Difference Between Kinematic and Dynamic Viscosity

Edited by Diffzy | Updated on: August 09, 2022

       

Difference Between Kinematic and Dynamic Viscosity Difference Between Kinematic and Dynamic Viscosity

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Introduction

We refer to this resistance to motion that most fluids provide as "viscosity." When there is relative motion between the fluid's layers, viscosity develops. More specifically, it measures flow resistance brought on by internal friction between fluid layers that occur when they pass one another during fluid flow. The term "viscosity" can also be used to describe a fluid's thickness or resistance to being penetrated by foreign objects. Strong intermolecular forces provide a lot of internal friction in a fluid with a high viscosity, which makes it difficult for layers to move past one another. A fluid with low viscosity, on the other hand, flows smoothly because its molecular structure causes less friction when it is in motion. Viscosity is also present in gases, but it is less obvious in everyday situations.

Viscosity quantifies the obstruction to a liquid's flow that results from internal frictions between fluid layers. A liquid's viscosity reduces as its temperature rises. A molecule's kinetic energy increases with increasing temperature, which causes molecules to slide past one another between layers. It is possible to think of viscosity as the friction that occurs between fluid molecules. The assessment of a fluid's resistance to a progressive deformation caused by tensile or shear stress is known as viscosity. When the liquid layers are moving relative to one another, there is viscosity. The majority of this liquid has some motion resistance and is not ideal. This friction caused by a fluid moving against it is comparable to internal friction, which is comparable to friction caused by a solid moving against a surface.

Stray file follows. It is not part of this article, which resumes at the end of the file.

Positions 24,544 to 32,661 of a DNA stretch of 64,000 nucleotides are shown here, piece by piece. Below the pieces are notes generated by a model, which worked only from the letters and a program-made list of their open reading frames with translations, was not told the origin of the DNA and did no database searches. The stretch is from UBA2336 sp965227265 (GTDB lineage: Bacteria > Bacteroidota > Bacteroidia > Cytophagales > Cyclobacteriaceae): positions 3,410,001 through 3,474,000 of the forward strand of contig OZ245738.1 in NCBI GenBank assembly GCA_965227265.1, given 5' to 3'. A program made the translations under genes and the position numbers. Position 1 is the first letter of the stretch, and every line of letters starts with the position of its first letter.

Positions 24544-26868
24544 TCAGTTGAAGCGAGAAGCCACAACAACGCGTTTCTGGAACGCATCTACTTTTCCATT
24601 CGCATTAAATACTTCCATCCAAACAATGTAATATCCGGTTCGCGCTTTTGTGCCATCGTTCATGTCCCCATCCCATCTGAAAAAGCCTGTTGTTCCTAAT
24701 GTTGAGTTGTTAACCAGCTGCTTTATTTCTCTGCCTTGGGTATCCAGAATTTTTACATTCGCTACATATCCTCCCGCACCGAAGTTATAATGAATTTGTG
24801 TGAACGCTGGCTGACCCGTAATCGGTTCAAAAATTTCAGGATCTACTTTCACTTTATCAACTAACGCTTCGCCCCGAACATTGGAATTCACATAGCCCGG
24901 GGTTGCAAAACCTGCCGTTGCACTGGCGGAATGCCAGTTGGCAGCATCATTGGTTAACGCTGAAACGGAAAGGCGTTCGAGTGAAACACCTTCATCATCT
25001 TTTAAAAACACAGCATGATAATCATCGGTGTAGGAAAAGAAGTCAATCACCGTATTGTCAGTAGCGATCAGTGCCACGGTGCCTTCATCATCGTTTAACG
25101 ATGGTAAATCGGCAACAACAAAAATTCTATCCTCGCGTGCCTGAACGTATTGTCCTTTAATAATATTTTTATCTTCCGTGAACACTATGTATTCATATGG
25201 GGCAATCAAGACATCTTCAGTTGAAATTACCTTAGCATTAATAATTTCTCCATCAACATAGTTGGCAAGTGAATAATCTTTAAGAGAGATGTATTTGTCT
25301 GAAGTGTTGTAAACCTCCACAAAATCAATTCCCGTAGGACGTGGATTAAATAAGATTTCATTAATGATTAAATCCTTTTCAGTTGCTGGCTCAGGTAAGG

In general, a fluid's state—including its temperature, pressure, and rate of deformation—determines its viscosity. In some circumstances, the dependence on some of these traits is minimal. For instance, the rate of deformation does not affect the viscosity of a Newtonian fluid. Superfluids are the only fluids that exhibit zero viscosity, or no resistance to shear stress; in all other fluids, positive viscosity is required by the second law of thermodynamics. Ideal or inviscid fluids are those with no viscosity. Let's say someone had two bowls, one of which is filled with water and the other with honey. Honey would require more time to shape the bowl than water would. This occurs as a result of the two fluids' differing viscosities. The characteristic of liquids that stops them from spreading is their viscosity. The characteristic of liquids known as viscosity prevents relative motion between its many layers. Viscous force is the name for the force caused by viscosity. Internal friction is another name for this force, which acts between liquid layers. Fluid in motion possesses a variety of qualities and contains a variety of energies. Because not all liquids are ideal liquids and because they exert some resistance to motion, the moving fluid has numerous characteristics that prohibit it from being an ideal liquid. This resistance to motion in liquids is known as viscosity, and it can be thought of as internal friction similar to that created by motion on the surface of solids. This force is present whenever there is relative motion between the fluid surfaces.

Viscosity is the characteristic of a liquid that causes an opposing force (internal friction) to act between various layers of the liquid whenever there is a relative motion between these layers. Consider a fluid that is travelling perpendicularly to it in the horizontal plane. One might imagine that the fluid is made up of numerous layers. The layer that is in touch with the horizontal plane will have a velocity of roughly zero if the fluid flow is acute. However, the layer's flow velocity will grow as the layer's separation from the horizontal plane widens.

The Uses of Viscosity

Everyday life has made use of knowledge of the viscosity of various liquids and gases. Following are some examples of how this expertise has been applied:

  • The molecular weights of organic liquids are determined using their coefficient of viscosity.
  • Choosing the ideal lubricant for each machine is made possible by understanding the coefficient of viscosity and how it changes with temperature. In light machinery, thin oils with low viscosity are used. Oils with high viscosity are used in large machinery. The most crucial aspect of lubricating oils in lubrication is viscosity, which is commonly disregarded in greases yet is quite crucial. Viscosity is the scientific term for resistance to motion. Because it moves swiftly, water has a low viscosity, whereas honey has a high viscosity.